Yesterday, the Ohio Supreme Court held that Ohio Secretary of State Jennifer Brunner exceeded her authority by refusing to appoint to a local board of elections two candidates nominated by the Republican Party (case page). The decision was based largely on the language of ORC 3501.07, which states that the secretary must appoint to elections boards candidates recommended by the two major political parties unless she has reason to believe the recommended candidates are not competent to serve. The statute gives the parties the right to challenge the Secretary’s refusal to appoint their candidates, but places the burden on them to prove that the recommended candidate is competent to serve.
Republicans challenged Brunner when she refused to appoint Alex Arshinkoff to the Summit County Board of Elections. They further alleged that Brunner violated the statute again when she refused to appoint another Republican nominee, Brian Daley, who Republicans had suggested to her after she rejected Arshinkoff. Brunner, for her part, argued that neither of these candidates were competent or professional enough to serve. Because of this, she argued, her eventual choice, Donald Varian, a long-time Summit County Republican, should be permitted to continue his service.
The judgment itself is per curiam and does not supply any reasoning, except to point to “reasons expressed in the concurring opinions…” of Justices O’Donnell and Cupp. O’Donnell’s concurrence, joined by Justice Lundberg Stratton, focuses on the following language from ORC 3501.07:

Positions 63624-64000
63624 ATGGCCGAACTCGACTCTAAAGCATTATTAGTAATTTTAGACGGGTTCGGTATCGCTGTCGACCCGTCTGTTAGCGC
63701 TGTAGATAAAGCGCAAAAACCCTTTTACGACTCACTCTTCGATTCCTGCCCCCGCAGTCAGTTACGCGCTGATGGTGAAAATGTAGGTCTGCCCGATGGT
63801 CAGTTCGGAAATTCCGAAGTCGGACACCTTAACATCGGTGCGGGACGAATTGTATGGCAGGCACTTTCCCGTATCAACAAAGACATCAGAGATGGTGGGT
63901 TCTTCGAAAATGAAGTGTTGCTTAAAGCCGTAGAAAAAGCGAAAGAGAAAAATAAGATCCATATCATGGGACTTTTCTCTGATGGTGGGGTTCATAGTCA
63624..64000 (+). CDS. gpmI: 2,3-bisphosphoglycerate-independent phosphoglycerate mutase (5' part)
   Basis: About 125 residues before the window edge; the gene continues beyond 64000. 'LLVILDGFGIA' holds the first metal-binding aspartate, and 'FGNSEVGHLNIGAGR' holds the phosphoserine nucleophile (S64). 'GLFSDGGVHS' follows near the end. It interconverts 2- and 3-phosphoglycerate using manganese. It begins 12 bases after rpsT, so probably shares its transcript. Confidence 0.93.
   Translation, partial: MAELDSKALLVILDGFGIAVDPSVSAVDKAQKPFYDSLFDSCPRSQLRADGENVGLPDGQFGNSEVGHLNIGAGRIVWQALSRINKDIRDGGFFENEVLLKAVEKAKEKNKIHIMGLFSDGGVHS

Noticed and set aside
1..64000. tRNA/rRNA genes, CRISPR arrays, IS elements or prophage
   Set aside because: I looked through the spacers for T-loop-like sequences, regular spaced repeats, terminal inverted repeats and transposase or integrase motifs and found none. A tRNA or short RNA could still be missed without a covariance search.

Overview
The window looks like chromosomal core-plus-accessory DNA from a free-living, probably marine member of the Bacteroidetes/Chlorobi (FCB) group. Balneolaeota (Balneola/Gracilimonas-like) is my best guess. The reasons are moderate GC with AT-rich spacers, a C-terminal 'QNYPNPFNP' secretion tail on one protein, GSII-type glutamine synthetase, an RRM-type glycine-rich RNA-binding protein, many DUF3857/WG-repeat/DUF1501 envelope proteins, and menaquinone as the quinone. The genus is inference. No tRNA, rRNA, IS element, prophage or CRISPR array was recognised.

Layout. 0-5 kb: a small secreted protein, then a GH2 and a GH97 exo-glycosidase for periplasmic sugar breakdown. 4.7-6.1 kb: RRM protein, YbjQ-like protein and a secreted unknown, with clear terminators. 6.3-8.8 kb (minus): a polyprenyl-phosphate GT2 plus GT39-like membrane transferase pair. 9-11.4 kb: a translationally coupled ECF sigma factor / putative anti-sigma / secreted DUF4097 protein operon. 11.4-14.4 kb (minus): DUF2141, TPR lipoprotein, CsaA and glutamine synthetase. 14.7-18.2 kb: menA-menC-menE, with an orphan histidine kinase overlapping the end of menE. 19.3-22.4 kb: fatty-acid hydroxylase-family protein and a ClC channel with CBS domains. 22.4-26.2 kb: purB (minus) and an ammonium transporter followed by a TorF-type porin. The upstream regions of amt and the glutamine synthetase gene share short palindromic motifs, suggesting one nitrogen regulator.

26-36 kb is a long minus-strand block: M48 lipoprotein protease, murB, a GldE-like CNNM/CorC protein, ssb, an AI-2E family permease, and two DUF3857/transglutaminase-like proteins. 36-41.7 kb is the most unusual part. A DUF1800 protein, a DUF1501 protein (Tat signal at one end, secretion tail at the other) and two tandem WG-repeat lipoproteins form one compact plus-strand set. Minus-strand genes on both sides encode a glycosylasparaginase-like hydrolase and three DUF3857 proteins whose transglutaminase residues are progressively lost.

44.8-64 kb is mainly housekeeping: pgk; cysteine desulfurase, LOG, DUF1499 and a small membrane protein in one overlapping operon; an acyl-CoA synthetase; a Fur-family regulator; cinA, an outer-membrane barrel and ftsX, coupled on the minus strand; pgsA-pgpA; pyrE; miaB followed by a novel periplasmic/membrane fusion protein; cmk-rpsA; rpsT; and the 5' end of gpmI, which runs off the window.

“The secretary… shall appoint… [board candidates nominated by the political parties], unless he has reason to believe that the elector would not be a competent member of such board…. [If the secretary rejects the candidate, the political party] may either recommend another elector or may apply for a writ of mandamus to the supreme court [to compel appointment of the original nominee].”
This language explicitly states that Brunner may reject the original nominee for cause. However, it does not explicitly state that Brunner may reject a second nominee. According to O’Donnell, this means that Brunner may not reject second nominees for any reason because the Secretary’s authority derives from statute and, “where the… statutes are silent, the secretary lacks authority.” ¶ 30. O’Donnell argues that this interpretation makes sense, because if the Secretary had the power to reject a second nominee then she could reject a third, a fourth, and so on, ad infinitum, causing a “board of elections to have only three members.” ¶ 32. In defending his opinion, O’Donnell suggested that Chief Justice Moyer ignored the statutory language because it “militates against the result he wishes to reach” and called the Chief Justice “disingenuous.” ¶¶ 43, 45.
Justice Cupp’s concurrence (joined by O’Connor) argues that the “plain meaning” of the statute is not as clear as O’Donnell claims. However, he does not recommend a different meaning, but only says the statute is ambiguous. He then focuses on another issue-- whether the Secretary was fair in her evaluation of Daley’s “competence”-- and concludes she was not. Cupp characterized Brunner as arguing that Daley was “competent” in the technical sense (intelligence, substantive knowledge, etc.), but that his personality was so abrasive as to render him sufficiently “incompetent” to justify rejection. This, in Cupp’s mind, is not enough. Although the Court upheld a prior Secretary’s refusal to re-appoint a board candidate for reasons related to personality, that case was different because the candidate had already served on the board and proved that his personality was incompatible with the office. In contrast, Brunner’s suggestion that Brian Daley’s personality was incompatible was “no more than speculation.” ¶ 78. “The statute,” Justice Cupp said, “requires a reasonable belief that the person is incompetent to serve on the board….” Because Brunner’s belief was not reasonable, she could not reject Daley.